Liesbeek Flood Good For Yellow Billed Ducks

The recent deluge of rain and partial flooding of The Liesbeek, whilst concerning for human settlement (particularly The River Club), has been really beneficial to the bird life alongst the Liesbeek.

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The wetland area near Valkenberg is a wetland again (even if only for a while) and the yellow billed ducks (Anas undulata) are having a great time swimming and feeding in this area.

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Unfortunately my cell phone camera cannot capture the ducks so this photo coutrtesy of Wikipedia User:Haplochromis The photo is licensed under the Creative Commons Attribution ShareAlike license.

As usual the Wikipedia article is a good place to start looking for more information on the yellow billed duck. You can also try this link.

Technorati Tags: Liesbeek, flood, wetland, duck

3 Responses to “Liesbeek Flood Good For Yellow Billed Ducks”

  1. Patrick Hurly says:

    Did you see the quackers and mallards on the wetland in front of the restaurant at Oude Molen? The yellowbills are in trouble!!

  2. SEO Alaminos says:

    The Yellow-billed Duck, Anas undulata, is a 51-58 cm long dabbling duck which is an abundant resident breeder in southern and eastern Africa.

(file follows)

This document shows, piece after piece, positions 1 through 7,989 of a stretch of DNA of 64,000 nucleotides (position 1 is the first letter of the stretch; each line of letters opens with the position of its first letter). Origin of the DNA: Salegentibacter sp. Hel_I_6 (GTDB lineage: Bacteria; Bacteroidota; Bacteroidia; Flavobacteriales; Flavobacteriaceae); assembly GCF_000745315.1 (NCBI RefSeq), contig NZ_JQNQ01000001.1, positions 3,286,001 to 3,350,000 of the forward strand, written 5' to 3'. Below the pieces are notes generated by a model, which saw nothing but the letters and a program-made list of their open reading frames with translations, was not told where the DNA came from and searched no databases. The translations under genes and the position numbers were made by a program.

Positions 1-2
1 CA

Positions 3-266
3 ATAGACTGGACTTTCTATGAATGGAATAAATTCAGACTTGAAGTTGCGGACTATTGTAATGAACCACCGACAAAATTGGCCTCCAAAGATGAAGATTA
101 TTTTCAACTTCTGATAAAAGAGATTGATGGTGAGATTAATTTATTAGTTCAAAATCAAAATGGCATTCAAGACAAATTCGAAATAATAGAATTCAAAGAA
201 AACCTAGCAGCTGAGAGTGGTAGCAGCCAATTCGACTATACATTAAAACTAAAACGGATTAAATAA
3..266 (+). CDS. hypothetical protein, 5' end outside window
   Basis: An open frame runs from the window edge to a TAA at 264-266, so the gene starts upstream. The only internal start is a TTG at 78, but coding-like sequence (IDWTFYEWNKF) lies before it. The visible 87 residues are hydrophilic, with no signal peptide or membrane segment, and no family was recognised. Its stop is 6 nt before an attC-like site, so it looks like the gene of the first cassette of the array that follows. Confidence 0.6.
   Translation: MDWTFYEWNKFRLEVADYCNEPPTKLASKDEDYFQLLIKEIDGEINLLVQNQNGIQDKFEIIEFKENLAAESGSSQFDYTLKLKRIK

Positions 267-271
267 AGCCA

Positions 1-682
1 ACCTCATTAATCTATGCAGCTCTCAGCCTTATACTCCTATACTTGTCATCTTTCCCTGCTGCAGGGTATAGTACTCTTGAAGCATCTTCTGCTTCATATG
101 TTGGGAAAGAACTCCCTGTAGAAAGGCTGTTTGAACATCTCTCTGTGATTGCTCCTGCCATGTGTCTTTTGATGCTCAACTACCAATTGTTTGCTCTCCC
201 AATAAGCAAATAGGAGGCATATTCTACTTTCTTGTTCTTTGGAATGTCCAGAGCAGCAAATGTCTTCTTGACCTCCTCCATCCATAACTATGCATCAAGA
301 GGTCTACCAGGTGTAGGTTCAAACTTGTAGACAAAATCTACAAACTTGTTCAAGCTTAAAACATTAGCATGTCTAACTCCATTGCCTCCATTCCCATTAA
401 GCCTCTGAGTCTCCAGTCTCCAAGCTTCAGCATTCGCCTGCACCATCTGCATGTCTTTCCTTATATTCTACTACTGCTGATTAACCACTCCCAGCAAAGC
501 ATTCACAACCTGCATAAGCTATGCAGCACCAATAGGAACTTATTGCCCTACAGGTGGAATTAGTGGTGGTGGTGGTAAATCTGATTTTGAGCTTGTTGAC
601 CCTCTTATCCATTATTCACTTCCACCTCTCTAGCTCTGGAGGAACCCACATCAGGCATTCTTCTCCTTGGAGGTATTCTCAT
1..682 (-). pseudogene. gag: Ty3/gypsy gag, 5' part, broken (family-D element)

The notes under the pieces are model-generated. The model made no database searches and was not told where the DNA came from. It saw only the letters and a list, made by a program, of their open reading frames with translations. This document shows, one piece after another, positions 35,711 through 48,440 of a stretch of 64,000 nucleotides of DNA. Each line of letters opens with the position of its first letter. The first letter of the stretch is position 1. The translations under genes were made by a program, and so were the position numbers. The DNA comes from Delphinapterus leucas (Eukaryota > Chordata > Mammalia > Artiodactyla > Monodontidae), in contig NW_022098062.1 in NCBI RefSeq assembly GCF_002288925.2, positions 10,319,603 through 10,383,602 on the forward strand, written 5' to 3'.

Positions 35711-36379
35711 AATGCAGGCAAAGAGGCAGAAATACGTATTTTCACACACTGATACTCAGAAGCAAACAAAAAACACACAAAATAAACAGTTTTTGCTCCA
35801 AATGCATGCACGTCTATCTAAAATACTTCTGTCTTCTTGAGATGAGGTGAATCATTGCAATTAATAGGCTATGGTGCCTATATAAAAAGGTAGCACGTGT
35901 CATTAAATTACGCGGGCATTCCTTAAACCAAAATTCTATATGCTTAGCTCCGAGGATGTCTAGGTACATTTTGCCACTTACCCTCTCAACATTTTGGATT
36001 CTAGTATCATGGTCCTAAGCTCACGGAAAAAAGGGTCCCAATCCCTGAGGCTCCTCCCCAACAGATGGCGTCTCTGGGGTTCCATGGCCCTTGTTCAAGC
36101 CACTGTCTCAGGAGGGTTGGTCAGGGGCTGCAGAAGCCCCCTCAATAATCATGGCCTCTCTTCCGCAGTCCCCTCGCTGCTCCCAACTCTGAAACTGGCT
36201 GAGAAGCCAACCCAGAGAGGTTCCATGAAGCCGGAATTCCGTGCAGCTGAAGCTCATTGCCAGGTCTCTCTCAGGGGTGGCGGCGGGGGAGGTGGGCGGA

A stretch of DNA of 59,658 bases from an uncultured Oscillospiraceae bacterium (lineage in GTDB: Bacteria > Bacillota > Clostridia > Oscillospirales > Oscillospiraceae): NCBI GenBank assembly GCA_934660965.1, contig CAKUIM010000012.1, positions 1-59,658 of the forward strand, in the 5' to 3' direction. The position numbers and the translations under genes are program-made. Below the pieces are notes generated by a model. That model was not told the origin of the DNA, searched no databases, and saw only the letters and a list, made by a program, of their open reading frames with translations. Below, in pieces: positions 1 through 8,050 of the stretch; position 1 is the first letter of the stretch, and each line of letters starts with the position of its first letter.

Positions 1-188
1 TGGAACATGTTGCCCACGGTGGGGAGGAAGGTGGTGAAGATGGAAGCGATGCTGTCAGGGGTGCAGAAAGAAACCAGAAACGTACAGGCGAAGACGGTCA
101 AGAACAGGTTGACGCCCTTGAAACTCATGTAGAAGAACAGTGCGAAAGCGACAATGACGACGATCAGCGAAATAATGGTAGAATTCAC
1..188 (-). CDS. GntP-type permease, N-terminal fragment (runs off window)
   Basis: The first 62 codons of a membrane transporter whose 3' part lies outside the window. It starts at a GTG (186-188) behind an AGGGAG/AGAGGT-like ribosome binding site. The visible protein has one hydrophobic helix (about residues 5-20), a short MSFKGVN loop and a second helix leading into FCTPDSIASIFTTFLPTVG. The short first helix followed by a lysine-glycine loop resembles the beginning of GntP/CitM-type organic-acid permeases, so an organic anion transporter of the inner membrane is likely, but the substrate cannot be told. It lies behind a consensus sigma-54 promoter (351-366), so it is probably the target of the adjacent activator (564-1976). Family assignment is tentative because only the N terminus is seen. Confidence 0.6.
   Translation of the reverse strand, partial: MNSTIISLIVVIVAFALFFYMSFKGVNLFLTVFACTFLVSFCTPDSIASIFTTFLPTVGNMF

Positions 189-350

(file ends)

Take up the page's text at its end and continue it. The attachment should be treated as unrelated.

This duck is not migratory, but will wander in the dry season to find suitable waters. It is highly gregarious outside the breeding season and forms large flocks.These are Mallard-sized mainly grey ducks with a darker head and bright yellow bill. The wings are whitish below, and from above show a white-bordered green speculum.Sexes are similar, and juveniles are slightly duller than adults. The north-eastern race is darker and has a brighter bill and blue speculum.

    It is a bird of freshwater habitats in fairly open country and feeds by dabbling for plant food mainly in the evening or at night. It nests on the ground in dense vegetation near water. The clutch numbers between six and twelve eggs.

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